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In an interview at the TIME 100 Summit in New York, Apple CEO Tim Cook said more government regulation on the tech industry is needed in order to protect privacy. "We all have to be intellectually honest, and we have to admit that what we're doing isn't working," said Cook. "Technology needs to be regulated. There are now too many examples where the no rails have resulted in a great damage to society." Time Magazine reports: In the interview, Cook suggested that U.S. regulators could look to Europe's passage of the General Data Protection Regulation (GDPR) in 2018. "GDPR isn't ideal," said Cook. "But GDPR is a step in the right direction." In light of recent data breaches and foreign election influence through social media, Cook's view is that the tech industry has no other responsible option but to accept more government oversight, a position he outlined in a recent TIME Ideas piece. "I'm hopeful," Cook said at the Summit. "We are advocating strongly for regulation -- I do not see another path." Cook also explained Apple's stance on transparency and money in politics. "We focus on policies, not politics," Cook said. "Apple doesn't have a PAC...I refuse to have one because it shouldn't exist." [...] "I try not to get wrapped up in a pretzel about who we upset," Cook said. "At the end of the day we'll be judged more on 'did we stand up for what we believed in,' not necessarily, 'do they agree with it.'"

Read more of this story at Slashdot.

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cosmotic
180 days ago
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"We all have to be intellectually honest, and we have to admit that what we're doing isn't working," 

Like the butterfly key switches?
Chicago, Illinois
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Online Advertising’s ‘Willful Enshittening’

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Dan Sinker, Esquire:

As far as major corporations go, Facebook isn’t alone in being shitty, of course. But they’re very, very good at it. So good, in fact, that the biggest companies in the world have worked overtime to enshitten themselves to keep up. The reason why YouTube is suggesting you watch WarGamer69’s treatise on the white race when all you were looking for was a new pie recipe? Because Facebook gobbled up video views when they introduced autoplay a few years ago, forcing YouTube to build their own autoplaying feed that’s been totally corrupted by the far right. When Facebook introduced Instant Articles and threatened to take traffic off the greater web and keep it all inside Facebook, Google countered with a technology that basically created a second internet for mobile devices and is part of the reason that your Google search results suck now. That, of course, came after Google tried to out-Facebook Facebook with the disastrous Google+ which is being shut down due to a massive data breach—which, come to think of it, is about the most Facebook thing they could have done. Credit to Twitter for not trying to out-Facebook Facebook, but mostly because they’ve been busy stomping on their own dick while Nazis flooded the platform.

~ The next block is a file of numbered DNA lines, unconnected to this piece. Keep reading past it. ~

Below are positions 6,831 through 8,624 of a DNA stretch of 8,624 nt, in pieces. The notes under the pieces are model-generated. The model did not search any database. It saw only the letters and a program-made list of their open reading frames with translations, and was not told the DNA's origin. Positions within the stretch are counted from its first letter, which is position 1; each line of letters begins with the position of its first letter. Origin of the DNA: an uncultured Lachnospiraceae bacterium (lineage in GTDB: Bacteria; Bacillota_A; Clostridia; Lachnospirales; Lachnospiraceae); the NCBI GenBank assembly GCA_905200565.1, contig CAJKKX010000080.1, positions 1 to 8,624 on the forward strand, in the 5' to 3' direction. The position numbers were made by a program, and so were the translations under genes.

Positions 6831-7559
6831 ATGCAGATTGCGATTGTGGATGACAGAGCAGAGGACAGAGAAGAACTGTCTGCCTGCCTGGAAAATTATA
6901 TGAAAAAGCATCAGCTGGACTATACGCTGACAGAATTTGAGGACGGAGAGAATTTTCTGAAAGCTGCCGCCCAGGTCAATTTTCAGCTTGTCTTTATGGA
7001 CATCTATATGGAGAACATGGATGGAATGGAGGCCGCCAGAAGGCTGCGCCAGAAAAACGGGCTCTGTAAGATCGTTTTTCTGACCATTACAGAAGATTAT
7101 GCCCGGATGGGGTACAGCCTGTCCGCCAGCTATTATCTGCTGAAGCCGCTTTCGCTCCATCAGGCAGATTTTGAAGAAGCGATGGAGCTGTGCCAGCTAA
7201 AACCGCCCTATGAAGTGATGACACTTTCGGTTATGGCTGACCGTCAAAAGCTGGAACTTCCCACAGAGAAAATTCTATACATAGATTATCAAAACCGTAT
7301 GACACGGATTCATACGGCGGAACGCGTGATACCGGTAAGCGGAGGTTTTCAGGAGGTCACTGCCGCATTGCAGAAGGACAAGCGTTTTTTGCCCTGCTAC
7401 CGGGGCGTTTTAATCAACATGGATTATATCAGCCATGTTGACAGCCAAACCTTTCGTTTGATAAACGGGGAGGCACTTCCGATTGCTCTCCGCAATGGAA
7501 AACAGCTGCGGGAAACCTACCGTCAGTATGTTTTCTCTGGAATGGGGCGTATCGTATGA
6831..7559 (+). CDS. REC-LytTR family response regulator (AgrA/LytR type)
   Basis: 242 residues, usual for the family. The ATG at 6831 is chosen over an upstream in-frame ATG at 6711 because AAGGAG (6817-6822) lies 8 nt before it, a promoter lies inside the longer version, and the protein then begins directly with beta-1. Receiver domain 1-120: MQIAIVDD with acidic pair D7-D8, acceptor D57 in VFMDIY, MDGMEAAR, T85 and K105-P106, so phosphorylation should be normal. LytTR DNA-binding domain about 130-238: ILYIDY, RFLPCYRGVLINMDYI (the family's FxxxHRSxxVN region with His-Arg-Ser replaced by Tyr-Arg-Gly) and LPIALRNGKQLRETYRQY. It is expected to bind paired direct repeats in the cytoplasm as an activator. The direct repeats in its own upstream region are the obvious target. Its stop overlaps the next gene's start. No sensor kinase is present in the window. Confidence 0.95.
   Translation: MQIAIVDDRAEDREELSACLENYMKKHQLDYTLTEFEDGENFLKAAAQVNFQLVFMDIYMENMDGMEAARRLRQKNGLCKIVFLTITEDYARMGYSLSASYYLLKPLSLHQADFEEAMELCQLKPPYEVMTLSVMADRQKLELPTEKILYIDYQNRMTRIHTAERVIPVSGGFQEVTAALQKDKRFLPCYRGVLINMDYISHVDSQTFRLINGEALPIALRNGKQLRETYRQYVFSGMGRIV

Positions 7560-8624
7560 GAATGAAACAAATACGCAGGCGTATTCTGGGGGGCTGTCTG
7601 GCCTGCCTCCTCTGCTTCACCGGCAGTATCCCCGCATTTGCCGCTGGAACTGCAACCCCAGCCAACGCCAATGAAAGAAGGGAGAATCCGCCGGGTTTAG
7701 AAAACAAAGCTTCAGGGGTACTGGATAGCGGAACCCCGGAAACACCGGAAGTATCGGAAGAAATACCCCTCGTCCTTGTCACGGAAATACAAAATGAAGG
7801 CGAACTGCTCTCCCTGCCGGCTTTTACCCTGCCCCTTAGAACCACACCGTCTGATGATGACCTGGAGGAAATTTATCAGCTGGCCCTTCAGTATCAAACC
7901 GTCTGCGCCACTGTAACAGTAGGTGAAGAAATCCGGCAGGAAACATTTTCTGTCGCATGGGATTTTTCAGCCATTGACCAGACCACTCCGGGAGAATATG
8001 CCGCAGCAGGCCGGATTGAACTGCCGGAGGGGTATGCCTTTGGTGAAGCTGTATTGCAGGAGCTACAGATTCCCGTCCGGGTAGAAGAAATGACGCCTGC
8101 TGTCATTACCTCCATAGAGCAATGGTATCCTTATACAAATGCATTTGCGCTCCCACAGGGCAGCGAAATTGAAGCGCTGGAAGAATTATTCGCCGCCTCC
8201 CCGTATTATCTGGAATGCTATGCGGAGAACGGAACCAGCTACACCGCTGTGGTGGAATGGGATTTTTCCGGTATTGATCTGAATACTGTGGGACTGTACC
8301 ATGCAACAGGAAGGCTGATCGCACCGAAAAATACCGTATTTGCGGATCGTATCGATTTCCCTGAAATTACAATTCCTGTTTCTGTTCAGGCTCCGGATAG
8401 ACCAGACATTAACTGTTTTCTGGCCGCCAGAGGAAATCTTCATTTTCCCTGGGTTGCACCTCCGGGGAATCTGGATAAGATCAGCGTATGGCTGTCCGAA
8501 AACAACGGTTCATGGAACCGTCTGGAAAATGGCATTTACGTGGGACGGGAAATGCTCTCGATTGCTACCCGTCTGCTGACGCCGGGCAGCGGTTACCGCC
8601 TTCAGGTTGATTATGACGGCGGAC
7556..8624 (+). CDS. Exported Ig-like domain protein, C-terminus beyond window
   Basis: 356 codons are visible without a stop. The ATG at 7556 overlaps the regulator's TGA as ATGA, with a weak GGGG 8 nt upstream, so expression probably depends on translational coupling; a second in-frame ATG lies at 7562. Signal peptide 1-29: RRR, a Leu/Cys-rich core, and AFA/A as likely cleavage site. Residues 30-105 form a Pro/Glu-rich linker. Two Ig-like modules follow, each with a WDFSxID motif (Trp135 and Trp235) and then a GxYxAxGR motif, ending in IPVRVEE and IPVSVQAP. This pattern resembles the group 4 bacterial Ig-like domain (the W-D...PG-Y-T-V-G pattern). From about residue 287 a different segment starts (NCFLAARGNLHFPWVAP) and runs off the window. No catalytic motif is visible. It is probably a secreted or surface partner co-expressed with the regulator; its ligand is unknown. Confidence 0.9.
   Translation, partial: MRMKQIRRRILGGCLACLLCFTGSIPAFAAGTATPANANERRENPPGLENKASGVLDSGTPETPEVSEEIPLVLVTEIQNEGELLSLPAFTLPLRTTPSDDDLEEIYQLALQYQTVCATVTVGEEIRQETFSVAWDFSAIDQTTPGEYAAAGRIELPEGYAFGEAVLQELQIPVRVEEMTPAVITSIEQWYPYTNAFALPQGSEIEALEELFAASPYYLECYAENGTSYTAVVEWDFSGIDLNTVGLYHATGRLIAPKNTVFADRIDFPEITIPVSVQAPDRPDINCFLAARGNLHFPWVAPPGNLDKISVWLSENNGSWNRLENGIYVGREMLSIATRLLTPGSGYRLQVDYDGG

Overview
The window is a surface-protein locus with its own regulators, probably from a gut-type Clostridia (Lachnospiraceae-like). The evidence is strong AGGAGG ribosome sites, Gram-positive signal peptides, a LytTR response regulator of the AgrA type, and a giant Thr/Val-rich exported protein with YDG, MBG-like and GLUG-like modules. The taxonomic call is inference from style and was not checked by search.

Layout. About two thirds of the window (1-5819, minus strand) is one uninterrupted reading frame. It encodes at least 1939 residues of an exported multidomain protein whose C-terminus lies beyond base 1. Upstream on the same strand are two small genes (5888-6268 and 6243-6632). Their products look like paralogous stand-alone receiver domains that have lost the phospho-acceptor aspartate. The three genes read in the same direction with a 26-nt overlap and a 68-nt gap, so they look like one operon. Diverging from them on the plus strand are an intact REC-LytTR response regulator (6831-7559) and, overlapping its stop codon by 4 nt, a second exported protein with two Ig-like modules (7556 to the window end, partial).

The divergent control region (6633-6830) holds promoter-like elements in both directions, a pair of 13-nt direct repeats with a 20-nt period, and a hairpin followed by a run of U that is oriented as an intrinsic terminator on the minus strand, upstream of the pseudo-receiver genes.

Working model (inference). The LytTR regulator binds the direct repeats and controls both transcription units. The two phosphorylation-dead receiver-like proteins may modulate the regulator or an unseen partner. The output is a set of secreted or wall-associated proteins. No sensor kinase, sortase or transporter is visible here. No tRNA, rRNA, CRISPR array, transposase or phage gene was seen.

And what greater purpose was all this willful enshittening for? To show you ads. You know how at the end of the day all nuclear power does is boil water? All of the advanced technology that’s been developed over the last decade has ultimately been about being better at advertising than the other guy. We literally broke most of the actual world and almost the entire damn Internet so that a crappy ad for something you’re probably not buying could follow you around the web that much better.

See also, of course, the second half of Maciej Cegłowski’s talk on the website obesity crisis.

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cosmotic
303 days ago
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Chicago, Illinois
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jhamill
303 days ago
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I have no idea what people are watching on YouTube to see all the shit far right racist conspiracy videos, but it definitely isn't the videos I'm watching because I don't see the shit far right conspiracy videos.
California
LeMadChef
303 days ago
I do think that the "suggestion algorithm" quickly leads to madness. Fortunately for me I subscribe to like 100 channels. :D
jhamill
303 days ago
Maybe that's it. I subscribe to *checks note* 60 channels. Maybe it's the shit these people watch that gives them shit recommendations.
fxer
302 days ago
yeah I'll be honest, I watch tons of random crap on YT (and don't subscribe to any channels), but have never been suggested alt-right shit
Technicalleigh
300 days ago
Try watching anything by Anita Sarkeesian, then observe the awfulness roll in. :(

Undesigned

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Yes, everything has gotten much harder lately for the disabled as all moves to touch-centric, text-free fantasy-based GUIs created on no design principles. Not only is the new design paradigm bad and user-hostile to non-disabled people, it’s particularly hostile to those who need a little help.

Here’s a tip, so-called design experts: If you make something easier to use for a disabled person, it’s almost always also easier to use for everyone else.

Here’s another tip: One day nearly all of us will be disabled; we all get old.

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cosmotic
353 days ago
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Chicago, Illinois